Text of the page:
Zimbabwe´s cities have some of the highest number of street vendors countable in Africa´s urban areas. A blistering competition to attract dwindling customers means vendors are adopting bizarre tactics to sell toothpaste, bathing stones, DVDs, even packets of rat killing poison.
Some of the unusual tactics are; ghosting into bank queues to play guitars and jingoistic sticks while tempting customers to buy freshly baked oven scones – and praying municipal police officers won’t detain you for “loud music at a bank”.
More daunting is the class of jobless, but professionally trained Karate artists-turned-vendors. These comb shopping malls, roll in gymnastics, and dangle fake swords past customer faces while at the same time selling a pirated DVD, a faulty Chinese cellular phone power bank or both.
For vendors, the task is huge. Diminishing factory jobs and a limited US dollar currency means most city dwellers are squeezed. They are less likely to use their precious money to buy a movie DVD or a tube of fancy sparkling water from street vendors who now go to insane lengths to impress.
Street vendors who lure clients to buy their wares through displays of open air Karate arts can use astonishing methods. For instance, they suddenly appear in lucrative spots like international bus terminuses. In Batman style, they spin into thin air, collar bones bowed out, and toes daftly avoiding sand holes that line Zimbabwe´s urban roads.
They pretend to exchange bruising blows in front of bemused onlookers, but refrain for the sake of school children attracted. They swirl plastic swords past customers’ faces – and at last, out of goodwill, beg for a US$0, 50 cents from thrilled crowds, and try to sell a movie CD or bottle of fake English Blazer perfume.
“The mantra in Zimbabwe today is – with many thrown out of formal jobs, a street vendor must offer something tantalizing, entertaining before customers can buy her/his bananas,” explains Never Jambaya, 24. He is part of well-known family twins of street Karate vendors that move from city to city, selling DVDs, demonstrating astonishing Karate whoops and jumps.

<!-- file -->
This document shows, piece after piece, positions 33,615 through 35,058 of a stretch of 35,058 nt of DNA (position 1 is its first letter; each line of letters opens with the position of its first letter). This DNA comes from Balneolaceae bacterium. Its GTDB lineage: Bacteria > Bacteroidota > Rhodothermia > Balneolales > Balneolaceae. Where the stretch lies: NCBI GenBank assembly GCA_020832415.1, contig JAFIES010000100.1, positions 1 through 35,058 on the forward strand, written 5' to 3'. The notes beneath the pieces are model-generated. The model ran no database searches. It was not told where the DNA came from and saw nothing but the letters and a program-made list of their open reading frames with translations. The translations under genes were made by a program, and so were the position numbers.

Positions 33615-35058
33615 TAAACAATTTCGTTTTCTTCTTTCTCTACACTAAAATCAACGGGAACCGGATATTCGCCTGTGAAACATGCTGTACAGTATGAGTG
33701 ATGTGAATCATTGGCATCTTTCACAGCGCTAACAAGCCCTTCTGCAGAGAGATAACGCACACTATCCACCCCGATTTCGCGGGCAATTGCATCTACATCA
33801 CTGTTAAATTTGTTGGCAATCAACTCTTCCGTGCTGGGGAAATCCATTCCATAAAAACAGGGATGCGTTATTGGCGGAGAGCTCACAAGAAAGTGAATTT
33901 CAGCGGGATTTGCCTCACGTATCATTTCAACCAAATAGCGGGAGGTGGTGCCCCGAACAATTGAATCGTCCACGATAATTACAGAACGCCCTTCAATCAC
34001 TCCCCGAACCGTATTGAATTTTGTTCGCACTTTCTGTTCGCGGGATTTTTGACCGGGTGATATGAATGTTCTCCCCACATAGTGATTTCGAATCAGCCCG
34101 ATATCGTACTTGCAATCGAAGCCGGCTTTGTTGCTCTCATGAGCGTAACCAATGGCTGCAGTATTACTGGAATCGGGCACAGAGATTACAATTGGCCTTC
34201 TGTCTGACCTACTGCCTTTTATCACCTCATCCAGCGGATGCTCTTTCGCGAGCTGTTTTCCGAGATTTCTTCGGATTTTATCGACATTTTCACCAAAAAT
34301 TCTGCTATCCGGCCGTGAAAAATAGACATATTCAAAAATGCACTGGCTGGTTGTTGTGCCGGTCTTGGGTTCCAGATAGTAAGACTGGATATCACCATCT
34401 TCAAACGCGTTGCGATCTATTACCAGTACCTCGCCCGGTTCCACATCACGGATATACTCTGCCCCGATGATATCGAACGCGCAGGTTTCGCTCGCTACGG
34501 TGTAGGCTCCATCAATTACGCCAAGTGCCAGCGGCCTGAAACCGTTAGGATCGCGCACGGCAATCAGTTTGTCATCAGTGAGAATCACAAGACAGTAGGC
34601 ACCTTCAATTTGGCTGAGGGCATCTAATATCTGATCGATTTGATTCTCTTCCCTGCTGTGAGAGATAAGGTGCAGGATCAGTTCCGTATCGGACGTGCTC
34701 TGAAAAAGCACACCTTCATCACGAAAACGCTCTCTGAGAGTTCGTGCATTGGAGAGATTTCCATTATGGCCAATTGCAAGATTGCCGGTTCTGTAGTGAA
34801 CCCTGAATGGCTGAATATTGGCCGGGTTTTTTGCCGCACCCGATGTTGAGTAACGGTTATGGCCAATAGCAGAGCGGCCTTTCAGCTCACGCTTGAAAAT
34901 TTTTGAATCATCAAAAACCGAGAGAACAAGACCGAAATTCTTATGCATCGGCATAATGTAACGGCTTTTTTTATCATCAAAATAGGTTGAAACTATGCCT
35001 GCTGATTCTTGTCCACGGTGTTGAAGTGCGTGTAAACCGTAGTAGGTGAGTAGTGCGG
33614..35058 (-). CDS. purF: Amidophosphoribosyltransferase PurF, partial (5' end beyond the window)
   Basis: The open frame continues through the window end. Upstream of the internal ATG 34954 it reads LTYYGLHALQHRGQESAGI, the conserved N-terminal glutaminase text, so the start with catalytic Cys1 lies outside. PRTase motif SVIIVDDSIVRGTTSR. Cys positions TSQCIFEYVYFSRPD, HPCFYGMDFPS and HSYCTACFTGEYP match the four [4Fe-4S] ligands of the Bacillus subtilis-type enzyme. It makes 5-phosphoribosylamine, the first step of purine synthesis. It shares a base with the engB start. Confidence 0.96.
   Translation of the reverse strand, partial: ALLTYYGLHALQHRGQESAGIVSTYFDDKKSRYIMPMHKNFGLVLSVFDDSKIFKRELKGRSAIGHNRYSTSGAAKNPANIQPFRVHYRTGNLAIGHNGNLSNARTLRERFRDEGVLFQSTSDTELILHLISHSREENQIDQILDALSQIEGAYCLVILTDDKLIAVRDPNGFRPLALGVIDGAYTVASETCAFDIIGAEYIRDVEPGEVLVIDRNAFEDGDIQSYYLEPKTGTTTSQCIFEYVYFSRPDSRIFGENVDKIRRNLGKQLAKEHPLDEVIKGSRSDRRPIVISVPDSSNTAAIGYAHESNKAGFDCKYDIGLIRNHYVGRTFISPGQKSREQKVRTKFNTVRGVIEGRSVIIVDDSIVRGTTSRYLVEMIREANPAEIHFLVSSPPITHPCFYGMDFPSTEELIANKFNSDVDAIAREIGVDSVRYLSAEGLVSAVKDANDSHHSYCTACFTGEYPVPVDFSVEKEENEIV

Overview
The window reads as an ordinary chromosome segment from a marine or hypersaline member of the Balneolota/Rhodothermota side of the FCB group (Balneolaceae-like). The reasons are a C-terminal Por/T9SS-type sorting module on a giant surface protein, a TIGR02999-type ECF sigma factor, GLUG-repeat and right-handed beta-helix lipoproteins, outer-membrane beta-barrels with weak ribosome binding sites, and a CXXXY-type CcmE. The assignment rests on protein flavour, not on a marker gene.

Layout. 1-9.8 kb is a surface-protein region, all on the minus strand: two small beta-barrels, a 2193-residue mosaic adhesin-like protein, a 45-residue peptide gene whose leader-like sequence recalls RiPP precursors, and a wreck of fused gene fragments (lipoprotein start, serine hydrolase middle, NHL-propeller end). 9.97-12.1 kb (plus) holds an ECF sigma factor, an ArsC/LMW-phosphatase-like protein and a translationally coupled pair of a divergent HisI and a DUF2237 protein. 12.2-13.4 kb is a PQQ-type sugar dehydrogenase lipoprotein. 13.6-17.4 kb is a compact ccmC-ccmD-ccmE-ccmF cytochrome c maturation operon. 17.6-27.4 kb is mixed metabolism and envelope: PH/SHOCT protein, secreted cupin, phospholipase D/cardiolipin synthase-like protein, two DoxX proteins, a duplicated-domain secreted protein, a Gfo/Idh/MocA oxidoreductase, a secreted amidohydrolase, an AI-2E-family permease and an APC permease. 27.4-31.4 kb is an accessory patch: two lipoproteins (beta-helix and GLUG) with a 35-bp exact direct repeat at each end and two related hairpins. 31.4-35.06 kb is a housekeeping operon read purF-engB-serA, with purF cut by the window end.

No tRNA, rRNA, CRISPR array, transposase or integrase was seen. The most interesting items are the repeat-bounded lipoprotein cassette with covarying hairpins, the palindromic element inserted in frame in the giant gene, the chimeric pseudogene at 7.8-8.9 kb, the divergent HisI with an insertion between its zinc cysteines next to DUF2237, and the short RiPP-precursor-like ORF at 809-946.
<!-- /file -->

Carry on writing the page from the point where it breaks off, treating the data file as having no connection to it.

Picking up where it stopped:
“In this case, our Karate gymnastics is the sweetener to stand out and lure customers,” explains his sibling Anopa Jambaya, 24 too.
Never and Anopa chose to be Karate street vendors after failing to raise the $US40 annual membership fees required by the nation`s regulatory agency, The Zimbabwe Karate Union. It is the fee required before one takes part in formal contests, he says.
“Zimbabweans are hyper-active people,” says Never. “They love Chinese Karate CDs, Thai kickboxing maneuvers. It cools down our mental stress in times of economic difficulties. We thought here is a way to thrill people, push them to buy our DVDs out of goodwill. Business is rolling.”
Karate is healing:
Never and Anopa, born twins, says they used to perform as a crew of three until a drunk van driver mowed down their colleague on ill-fated performance visit to Johannesburg, neighboring South Africa, in 2014.
“Karate performances, vending these arts from city to city, is also our way of obtaining healing from the tragedy,” Never says.
Today the pair´s Karate vending road show brings them to Mutare, a border city of 188, 000 inhabitants, in east Zimbabwe, which is also the country´s main gateway to the Indian Ocean.
This city`s streets too is brimming with hundreds of vendors struggling to hawk mangoes, potatoes or movie cassettes. “To maximize cash and sell our CDs we must carefully choose lucrative spots to perform our Karate kicks,” explains Never.
He points to a bevy of street vendors blaring radio speakers to attract customers too. “Or else who`ll buy from us?”
Suddenly they pick a spot in front of six international buses that must soon take off on the 1200 km journey to South Africa. “At least these travelling customers can pay $US3 for a CD. We must be clever in our Karate kicks and impress.”